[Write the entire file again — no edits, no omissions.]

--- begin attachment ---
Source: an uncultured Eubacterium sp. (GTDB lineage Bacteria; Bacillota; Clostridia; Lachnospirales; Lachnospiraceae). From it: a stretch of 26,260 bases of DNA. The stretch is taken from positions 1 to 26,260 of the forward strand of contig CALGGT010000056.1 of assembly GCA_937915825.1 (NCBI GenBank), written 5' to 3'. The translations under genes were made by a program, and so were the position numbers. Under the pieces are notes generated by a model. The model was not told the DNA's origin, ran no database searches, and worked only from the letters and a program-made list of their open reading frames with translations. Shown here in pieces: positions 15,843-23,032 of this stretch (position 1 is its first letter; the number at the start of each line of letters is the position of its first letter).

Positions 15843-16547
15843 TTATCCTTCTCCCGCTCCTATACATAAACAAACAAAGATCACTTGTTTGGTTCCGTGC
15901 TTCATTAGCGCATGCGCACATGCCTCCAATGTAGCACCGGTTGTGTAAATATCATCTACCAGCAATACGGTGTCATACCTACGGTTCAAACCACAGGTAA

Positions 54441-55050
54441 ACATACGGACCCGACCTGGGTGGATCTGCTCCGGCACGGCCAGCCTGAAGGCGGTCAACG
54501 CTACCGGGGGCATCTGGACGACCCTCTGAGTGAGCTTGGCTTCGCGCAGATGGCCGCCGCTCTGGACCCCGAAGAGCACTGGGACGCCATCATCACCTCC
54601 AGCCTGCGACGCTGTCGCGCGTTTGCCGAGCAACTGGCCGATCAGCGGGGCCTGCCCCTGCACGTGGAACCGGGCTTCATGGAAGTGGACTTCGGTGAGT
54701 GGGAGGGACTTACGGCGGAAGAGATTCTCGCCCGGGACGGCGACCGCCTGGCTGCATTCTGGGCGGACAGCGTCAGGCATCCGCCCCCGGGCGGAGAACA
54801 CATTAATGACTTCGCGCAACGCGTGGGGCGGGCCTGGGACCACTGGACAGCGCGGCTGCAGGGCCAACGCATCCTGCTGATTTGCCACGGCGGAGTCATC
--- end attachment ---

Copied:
Source: an uncultured Eubacterium sp. (GTDB lineage Bacteria; Bacillota; Clostridia; Lachnospirales; Lachnospiraceae). From it: a stretch of 26,260 bases of DNA. The stretch is taken from positions 1 to 26,260 of the forward strand of contig CALGGT010000056.1 of assembly GCA_937915825.1 (NCBI GenBank), written 5' to 3'. The translations under genes were made by a program, and so were the position numbers. Under the pieces are notes generated by a model. The model was not told the DNA's origin, ran no database searches, and worked only from the letters and a program-made list of their open reading frames with translations. Shown here in pieces: positions 15,843-23,032 of this stretch (position 1 is its first letter; the number at the start of each line of letters is the position of its first letter).

Positions 15843-16547
15843 TTATCCTTCTCCCGCTCCTATACATAAACAAACAAAGATCACTTGTTTGGTTCCGTGC
15901 TTCATTAGCGCATGCGCACATGCCTCCAATGTAGCACCGGTTGTGTAAATATCATCTACCAGCAATACGGTGTCATACCTACGGTTCAAACCACAGGTAA

Positions 54441-55050
54441 ACATACGGACCCGACCTGGGTGGATCTGCTCCGGCACGGCCAGCCTGAAGGCGGTCAACG
54501 CTACCGGGGGCATCTGGACGACCCTCTGAGTGAGCTTGGCTTCGCGCAGATGGCCGCCGCTCTGGACCCCGAAGAGCACTGGGACGCCATCATCACCTCC
54601 AGCCTGCGACGCTGTCGCGCGTTTGCCGAGCAACTGGCCGATCAGCGGGGCCTGCCCCTGCACGTGGAACCGGGCTTCATGGAAGTGGACTTCGGTGAGT
54701 GGGAGGGACTTACGGCGGAAGAGATTCTCGCCCGGGACGGCGACCGCCTGGCTGCATTCTGGGCGGACAGCGTCAGGCATCCGCCCCCGGGCGGAGAACA
54801 CATTAATGACTTCGCGCAACGCGTGGGGCGGGCCTGGGACCACTGGACAGCGCGGCTGCAGGGCCAACGCATCCTGCTGATTTGCCACGGCGGAGTCATC